Thursday, August 6, 2015

Bio #44 - Our Trip to Western Canada

The next morning when we got up, we were a long way along the St. Lawrence River. There was still a lot of snow down east. The second day (not sure this is correct; likely the third day) we got to Winnipeg, where my Aunt Edie and my cousins and their kids met us. As we had a seven hour wait in the city, we were able to have a good bath and clean up. It was a welcome break and we really did enjoy seeing my relatives.
A CPR passenger train from about 1953; likely taken in Toronto
Later that night, we got on the train again. Bob was sick again on this leg of the trip and a kind doctor who was also travelling west examined him. He said he was suffering from bronchitis and travel fatigue, and wouldn't be better until he had settled down for about ten days. Bob wouldn't eat, or go to the toilet, when the train was moving. The trip was a nightmare as far as Bob went, but Linda had a great time with a little girl her age called Jane. She was on her way to Edmonton with her family. She was nice. (I remember marching up and down the train corridor with Jane, she and I singing at the top of our lungs, "We're Canadian girls!" to the amusement of the other passengers. It was all the funnier because of our strong Yorkshire accents. I recall feeling quite superior to Jane because I could dress myself, and she couldn't.)

We finally got to Medicine Hat, where the kids and I got off, and stayed with a friend of mine for a week. Ron went on to Calgary to look for a job and a house, and he stayed with my brother Ed and his wife Margret and son Charles. Charles is five weeks younger than Bob. It took Ron a week to find a job and a house.
Downtown Medicine Hat in the 1950s
After an absence of nine years, Medicine Hat was not the same. Time changes everybody and most things. Dorothy Crane, my friend, lived in the same place, but there were no vacant lots where we used to take short-cuts from our house. Now we had to go the long way round. The city had spread out in all directions, and for a day or two I didn't feel at home. Dorothy and her two boys (in high school now) and we had a really good visit. But Bob and Linda were both sick, so we had to stay three days longer so they could travel. Ice cream upset them, too rich I guess; Linda had tonsillitis too. So after ten days we got on the train for our final destination, Calgary.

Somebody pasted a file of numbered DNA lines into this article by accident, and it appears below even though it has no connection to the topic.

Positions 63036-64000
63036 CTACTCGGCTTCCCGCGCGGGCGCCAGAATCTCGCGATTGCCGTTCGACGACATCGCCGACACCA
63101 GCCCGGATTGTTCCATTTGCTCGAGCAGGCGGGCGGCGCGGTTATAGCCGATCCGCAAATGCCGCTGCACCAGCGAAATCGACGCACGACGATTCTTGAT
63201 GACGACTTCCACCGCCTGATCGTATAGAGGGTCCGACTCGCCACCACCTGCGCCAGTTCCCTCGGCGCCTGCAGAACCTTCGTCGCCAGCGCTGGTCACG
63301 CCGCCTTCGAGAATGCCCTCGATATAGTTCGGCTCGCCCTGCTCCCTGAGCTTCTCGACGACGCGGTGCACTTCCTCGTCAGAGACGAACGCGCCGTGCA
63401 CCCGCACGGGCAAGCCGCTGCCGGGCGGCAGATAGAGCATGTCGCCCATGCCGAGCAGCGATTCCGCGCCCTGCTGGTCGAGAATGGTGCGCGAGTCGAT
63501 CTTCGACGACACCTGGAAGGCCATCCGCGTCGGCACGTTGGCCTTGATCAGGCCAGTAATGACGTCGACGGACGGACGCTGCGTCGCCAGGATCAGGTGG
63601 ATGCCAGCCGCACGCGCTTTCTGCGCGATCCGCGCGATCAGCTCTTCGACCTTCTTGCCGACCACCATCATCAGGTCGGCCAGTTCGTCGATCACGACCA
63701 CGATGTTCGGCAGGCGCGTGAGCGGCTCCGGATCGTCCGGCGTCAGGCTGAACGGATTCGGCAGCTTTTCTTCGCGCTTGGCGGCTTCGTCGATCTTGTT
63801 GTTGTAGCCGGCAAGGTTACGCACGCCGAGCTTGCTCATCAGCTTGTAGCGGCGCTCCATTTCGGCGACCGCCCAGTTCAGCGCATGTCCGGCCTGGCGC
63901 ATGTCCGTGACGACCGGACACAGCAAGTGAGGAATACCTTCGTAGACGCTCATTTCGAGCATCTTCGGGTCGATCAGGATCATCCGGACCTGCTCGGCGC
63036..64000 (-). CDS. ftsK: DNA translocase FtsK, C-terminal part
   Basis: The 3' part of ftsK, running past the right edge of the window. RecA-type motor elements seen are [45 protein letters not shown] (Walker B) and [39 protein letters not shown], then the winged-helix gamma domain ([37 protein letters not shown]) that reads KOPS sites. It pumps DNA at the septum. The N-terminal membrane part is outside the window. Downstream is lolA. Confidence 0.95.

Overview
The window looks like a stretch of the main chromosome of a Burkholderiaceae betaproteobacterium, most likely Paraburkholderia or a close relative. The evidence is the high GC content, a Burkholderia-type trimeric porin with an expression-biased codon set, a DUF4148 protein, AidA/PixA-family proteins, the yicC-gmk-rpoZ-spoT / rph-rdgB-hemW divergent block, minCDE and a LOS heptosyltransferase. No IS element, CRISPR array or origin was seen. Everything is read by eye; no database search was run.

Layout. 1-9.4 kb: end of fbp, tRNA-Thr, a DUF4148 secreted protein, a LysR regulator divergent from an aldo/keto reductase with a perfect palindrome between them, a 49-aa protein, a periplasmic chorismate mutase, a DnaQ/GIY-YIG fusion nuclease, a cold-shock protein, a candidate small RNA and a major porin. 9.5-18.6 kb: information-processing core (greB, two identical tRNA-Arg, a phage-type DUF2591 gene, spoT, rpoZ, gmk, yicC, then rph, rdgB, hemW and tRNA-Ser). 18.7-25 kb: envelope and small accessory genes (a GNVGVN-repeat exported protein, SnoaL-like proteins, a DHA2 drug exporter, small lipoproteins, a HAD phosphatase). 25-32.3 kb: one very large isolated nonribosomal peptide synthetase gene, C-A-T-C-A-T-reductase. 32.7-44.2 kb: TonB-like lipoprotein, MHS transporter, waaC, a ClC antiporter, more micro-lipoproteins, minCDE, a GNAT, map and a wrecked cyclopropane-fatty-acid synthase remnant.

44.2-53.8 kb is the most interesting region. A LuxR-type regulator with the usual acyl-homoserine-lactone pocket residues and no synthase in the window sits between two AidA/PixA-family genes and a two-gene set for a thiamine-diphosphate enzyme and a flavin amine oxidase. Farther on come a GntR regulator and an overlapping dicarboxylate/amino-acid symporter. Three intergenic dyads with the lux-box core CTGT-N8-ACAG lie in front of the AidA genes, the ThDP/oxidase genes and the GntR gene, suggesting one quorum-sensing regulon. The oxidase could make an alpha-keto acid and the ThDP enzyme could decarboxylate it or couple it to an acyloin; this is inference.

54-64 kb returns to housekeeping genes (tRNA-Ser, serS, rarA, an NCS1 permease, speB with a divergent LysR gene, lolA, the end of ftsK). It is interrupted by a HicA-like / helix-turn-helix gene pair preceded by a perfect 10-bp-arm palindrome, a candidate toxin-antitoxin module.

As it was 10:30 at night when we reached Calgary, both children were asleep. Mr. Scarlet, a trainman and old family friend, was on the train and said he would help me off with the little ones. We visited all the way up and it was so nice to talk to him. Ed and Ron and Della Miller were at the station to meet us, and it was such a relief to get off the train. Linda woke but not Bob, and I held him while Ron and Ed put our luggage in Ed's car. Then after goodbyes to Della and Mr. Scarlet, we drove to Ed's house, where we lived for two weeks.

 I remember little of our time in Medicine Hat, other than the smell of an old wooden house, so different from the old stone houses in England. The arrival in Calgary, though, I remember my uncle's Pontiac, to me a huge car with an exterior visor (later I learned it was quite a new car, a '52) and wide seats. It is the first car ride I remembered. Level crossings, common in Canada, are unheard of in England, so seeing a car cross the railroad tracks was a novelty too. No doubt my mother was exhausted from the grueling trip with one or two sick children.

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